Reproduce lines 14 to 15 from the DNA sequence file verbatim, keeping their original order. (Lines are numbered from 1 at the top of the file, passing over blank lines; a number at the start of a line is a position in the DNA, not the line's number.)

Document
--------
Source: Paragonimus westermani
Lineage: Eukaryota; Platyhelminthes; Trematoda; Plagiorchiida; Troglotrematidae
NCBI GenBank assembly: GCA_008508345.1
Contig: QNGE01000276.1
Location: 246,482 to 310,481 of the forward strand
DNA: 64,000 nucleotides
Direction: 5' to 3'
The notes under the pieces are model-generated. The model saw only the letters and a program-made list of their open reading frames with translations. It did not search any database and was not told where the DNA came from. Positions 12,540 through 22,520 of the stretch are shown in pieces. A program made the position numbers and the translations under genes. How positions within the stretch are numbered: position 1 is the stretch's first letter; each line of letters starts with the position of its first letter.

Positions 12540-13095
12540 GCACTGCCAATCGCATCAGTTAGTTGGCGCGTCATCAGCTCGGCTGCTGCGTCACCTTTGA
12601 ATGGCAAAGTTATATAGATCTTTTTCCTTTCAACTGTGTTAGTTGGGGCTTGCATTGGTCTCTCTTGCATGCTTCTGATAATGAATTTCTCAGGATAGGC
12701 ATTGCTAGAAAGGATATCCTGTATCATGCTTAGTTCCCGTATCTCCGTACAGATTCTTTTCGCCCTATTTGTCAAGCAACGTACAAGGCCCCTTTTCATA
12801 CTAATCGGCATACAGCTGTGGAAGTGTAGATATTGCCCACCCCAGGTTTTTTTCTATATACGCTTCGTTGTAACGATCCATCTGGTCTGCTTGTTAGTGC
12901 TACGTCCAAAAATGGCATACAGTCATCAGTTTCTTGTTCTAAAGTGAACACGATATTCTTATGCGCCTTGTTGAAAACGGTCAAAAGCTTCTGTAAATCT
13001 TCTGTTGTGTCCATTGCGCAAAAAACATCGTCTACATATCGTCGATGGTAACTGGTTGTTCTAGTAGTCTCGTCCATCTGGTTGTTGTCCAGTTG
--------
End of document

12901 TACGTCCAAAAATGGCATACAGTCATCAGTTTCTTGTTCTAAAGTGAACACGATATTCTTATGCGCCTTGTTGAAAACGGTCAAAAGCTTCTGTAAATCT
13001 TCTGTTGTGTCCATTGCGCAAAAAACATCGTCTACATATCGTCGATGGTAACTGGTTGTTCTAGTAGTCTCGTCCATCTGGTTGTTGTCCAGTTG